February 2, 2019


How Republicans Erased Trumpism (Matthew Glassman, Feb. 1, 2019, NY Times)

Political power is not simply the ability to influence the positions citizens or lawmakers take on issues, but also the ability to control what issues are discussed and voted on.

Throughout the last Congress, Republican leaders simply declined to take up legislation that reflected the priority of the president but not their own. There were no votes on immigration restrictions or funding for a border wall, protectionist trade legislation or infrastructure.

The Trump budget proposals for the 2017 and 2018 fiscal years requested deep cuts in nondefense discretionary spending. Congressional Republicans quietly buried them and delivered bills both years that increased nondefense spending.

Such "negative" agenda-setting leaves little trace; without a vote, it becomes difficult for opponents or voters to identify or understand what happened. President Trump's priorities weren't voted down in the House or the Senate; they were just never considered.

Agenda-setting also provides congressional leaders "positive" power to set legislative priorities. Mr. Trump has famously shown little interest in the details of policy, and Republican leaders in Washington easily convinced him to accept as his priorities the party's orthodox issues of Affordable Care Act repeal and tax cuts during his first year in office.

By setting the agenda and having the president sign on, Republican legislators controlled policy while sharing the position of the president. When Republicans held a White House celebration after passing tax legislation, Mr. Trump claimed credit, and legislators publicly praised the "Trump" tax bill, and the president himself.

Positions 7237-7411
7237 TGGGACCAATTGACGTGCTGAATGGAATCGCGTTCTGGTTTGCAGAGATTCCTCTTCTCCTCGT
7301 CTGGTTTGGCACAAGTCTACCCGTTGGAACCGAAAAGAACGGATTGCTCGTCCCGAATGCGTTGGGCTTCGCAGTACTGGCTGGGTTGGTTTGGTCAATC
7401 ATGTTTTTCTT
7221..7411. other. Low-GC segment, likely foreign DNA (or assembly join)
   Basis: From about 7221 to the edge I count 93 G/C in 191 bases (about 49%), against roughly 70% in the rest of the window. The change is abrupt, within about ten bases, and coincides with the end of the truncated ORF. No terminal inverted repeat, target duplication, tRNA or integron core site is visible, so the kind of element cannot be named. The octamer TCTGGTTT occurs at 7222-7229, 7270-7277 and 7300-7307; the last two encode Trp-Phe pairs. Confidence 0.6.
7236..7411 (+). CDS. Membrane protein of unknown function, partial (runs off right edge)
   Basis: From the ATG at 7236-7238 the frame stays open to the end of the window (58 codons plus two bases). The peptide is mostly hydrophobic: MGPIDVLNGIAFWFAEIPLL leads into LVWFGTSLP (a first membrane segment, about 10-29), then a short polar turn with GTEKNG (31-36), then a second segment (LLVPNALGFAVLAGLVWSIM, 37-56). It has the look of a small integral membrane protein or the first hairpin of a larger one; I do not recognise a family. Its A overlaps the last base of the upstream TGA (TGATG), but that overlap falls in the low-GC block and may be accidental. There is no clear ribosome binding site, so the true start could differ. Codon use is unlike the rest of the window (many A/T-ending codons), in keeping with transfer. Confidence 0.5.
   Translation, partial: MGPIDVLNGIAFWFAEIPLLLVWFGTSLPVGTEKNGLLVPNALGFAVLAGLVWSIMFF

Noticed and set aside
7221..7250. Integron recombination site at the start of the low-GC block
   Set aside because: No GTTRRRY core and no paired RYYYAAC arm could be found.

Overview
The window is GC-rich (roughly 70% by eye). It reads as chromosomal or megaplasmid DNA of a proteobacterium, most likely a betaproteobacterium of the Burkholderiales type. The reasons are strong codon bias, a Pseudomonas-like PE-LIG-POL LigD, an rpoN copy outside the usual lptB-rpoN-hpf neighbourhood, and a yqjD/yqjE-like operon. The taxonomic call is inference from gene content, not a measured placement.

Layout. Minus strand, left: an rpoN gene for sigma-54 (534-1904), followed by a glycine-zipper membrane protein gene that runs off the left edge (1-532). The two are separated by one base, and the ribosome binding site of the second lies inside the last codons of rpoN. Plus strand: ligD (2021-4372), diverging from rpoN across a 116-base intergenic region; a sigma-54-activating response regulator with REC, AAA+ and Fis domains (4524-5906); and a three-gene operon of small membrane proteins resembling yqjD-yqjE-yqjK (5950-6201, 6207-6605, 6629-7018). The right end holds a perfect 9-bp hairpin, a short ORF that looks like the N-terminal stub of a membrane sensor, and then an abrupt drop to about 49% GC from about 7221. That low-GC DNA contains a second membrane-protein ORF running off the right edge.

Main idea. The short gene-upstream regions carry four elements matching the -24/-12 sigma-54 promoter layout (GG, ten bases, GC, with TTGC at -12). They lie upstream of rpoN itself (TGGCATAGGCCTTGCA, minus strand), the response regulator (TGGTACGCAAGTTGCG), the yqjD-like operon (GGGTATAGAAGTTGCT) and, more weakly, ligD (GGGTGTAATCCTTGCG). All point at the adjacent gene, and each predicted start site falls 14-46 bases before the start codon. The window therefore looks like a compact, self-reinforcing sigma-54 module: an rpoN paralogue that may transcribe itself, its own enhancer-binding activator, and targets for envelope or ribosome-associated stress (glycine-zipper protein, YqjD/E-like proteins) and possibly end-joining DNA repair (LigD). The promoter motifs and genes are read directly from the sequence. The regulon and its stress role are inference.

This trade-off, in which orthodox Republicans get policy control and Mr. Trump gets the glory, is also apparent in the nominations of judges and executive branch officials. The president was quite successful in having judicial nominees confirmed. But virtually all of his confirmed judges have been standard conservatives; likewise, his successful executive branch appointments much more reflect Republican priorities than his own.

By privately influencing Mr. Trump to nominate people who reflect Republican priorities, congressional leaders not only win substantively, but the president gets to show off a perfect record of confirmations on the Senate floor, and a high rate of Republican support for his nominees.

Despite this, Mr. Trump has had an unusually large number of nominees rejected by the Senate, many of whom were put forth without previous input from congressional leaders. 

At Donald's presidential Museum, the pee tape may be the only evidence that he existed.

Posted by at February 2, 2019 8:21 AM